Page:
Clap for carers will return next Sunday to mark the 72nd birthday of the NHS.
It comes after 10 weeks of Britons taking to their doorsteps, balconies and front gardens every Thursday evening to clap for carers.
The last clap took place on 28 May, after the woman who came up with the idea claimed the show of gratitude had "had its moment" and risked being politicised.
But next Sunday, it will come back as a one-off, with NHS bosses hoping to make it an annual event for the anniversary.
Public buildings will be lit up in blue, including the Royal Albert Hall, Blackpool Tower, the Shard and the Wembley Arch, the health service said.
People are also being encouraged to put a light in their windows the night before to remember all those who have died from COVID-19.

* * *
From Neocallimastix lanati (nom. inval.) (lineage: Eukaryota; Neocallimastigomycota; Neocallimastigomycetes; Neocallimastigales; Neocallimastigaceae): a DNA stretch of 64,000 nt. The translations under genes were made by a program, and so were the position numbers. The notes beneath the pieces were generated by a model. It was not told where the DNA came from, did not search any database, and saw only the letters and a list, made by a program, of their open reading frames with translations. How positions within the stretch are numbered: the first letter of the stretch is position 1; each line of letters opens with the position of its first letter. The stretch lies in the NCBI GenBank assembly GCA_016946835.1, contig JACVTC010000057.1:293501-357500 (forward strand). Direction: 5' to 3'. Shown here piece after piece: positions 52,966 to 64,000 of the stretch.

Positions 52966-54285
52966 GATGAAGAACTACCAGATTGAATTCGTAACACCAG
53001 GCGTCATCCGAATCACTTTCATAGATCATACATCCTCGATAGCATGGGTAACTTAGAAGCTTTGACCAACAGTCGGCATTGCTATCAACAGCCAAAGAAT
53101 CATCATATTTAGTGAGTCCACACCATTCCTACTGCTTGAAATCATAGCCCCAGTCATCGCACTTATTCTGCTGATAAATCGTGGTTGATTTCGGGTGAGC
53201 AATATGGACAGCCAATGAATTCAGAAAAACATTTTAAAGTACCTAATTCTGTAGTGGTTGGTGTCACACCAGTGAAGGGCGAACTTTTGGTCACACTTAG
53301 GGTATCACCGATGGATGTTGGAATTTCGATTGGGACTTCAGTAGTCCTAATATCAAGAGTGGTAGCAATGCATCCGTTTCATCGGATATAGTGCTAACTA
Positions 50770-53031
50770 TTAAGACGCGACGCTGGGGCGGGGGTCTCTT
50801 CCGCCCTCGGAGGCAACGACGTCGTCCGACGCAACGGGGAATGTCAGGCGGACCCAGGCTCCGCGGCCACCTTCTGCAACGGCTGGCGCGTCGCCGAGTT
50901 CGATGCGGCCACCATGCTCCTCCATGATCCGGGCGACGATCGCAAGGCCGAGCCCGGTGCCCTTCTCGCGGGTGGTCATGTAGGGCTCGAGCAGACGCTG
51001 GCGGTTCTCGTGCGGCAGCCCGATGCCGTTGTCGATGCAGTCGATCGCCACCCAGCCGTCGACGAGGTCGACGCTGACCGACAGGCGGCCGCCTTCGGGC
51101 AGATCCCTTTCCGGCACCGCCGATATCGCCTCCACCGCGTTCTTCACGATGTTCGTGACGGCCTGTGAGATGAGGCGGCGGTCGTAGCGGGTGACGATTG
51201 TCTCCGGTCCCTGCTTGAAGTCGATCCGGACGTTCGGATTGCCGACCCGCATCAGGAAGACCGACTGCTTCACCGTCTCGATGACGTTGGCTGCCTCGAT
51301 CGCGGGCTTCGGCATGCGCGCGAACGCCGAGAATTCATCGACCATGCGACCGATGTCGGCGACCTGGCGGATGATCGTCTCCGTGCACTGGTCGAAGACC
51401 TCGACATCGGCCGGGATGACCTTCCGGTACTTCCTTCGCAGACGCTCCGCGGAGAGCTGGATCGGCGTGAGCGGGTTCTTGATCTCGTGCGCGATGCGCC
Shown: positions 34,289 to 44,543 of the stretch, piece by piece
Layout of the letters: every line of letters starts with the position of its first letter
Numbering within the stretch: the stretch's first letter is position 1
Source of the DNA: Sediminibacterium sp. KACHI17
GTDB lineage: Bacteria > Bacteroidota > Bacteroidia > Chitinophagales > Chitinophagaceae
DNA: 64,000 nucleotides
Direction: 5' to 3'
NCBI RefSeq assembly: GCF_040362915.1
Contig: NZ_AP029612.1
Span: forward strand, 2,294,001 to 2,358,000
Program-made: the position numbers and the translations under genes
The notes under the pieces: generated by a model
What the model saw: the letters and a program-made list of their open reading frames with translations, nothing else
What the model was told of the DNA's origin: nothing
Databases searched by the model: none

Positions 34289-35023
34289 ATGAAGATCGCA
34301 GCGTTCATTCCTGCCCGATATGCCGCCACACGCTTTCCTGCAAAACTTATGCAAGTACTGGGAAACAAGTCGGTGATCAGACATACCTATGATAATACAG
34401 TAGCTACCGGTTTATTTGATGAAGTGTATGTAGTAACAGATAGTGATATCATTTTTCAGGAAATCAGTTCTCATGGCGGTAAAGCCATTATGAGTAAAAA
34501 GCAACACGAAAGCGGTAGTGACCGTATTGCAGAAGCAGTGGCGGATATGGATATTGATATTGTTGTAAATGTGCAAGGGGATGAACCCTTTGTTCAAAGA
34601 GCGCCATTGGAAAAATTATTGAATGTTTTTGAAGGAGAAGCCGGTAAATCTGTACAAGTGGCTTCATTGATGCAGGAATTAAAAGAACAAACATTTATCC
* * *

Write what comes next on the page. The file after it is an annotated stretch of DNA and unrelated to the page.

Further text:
That day pubs, restaurants and hairdressers will be allowed to reopen for the first time since the UK went into lockdown in late March.
NHS chief executive Sir Simon Stevens says he hopes the public will use the anniversary as an opportunity to "say a heartfelt thank-you" to hospital staff.
Sir Simon said: "This year has been the most challenging in NHS history, with staff displaying extraordinary dedication, skill and compassion to care for the 100,000 patients with COVID-19 who needed specialist hospital treatment and many others besides.
"During this testing time our nurses, doctors, physios, pharmacists and countless more colleagues were sustained by the support of the public, not least through the weekly applause for key workers."
The call for another clap follows a letter from the Together coalition, in which figures including Sir Simon and the Archbishop of Canterbury voiced their support for making 5 July an official day of commemoration.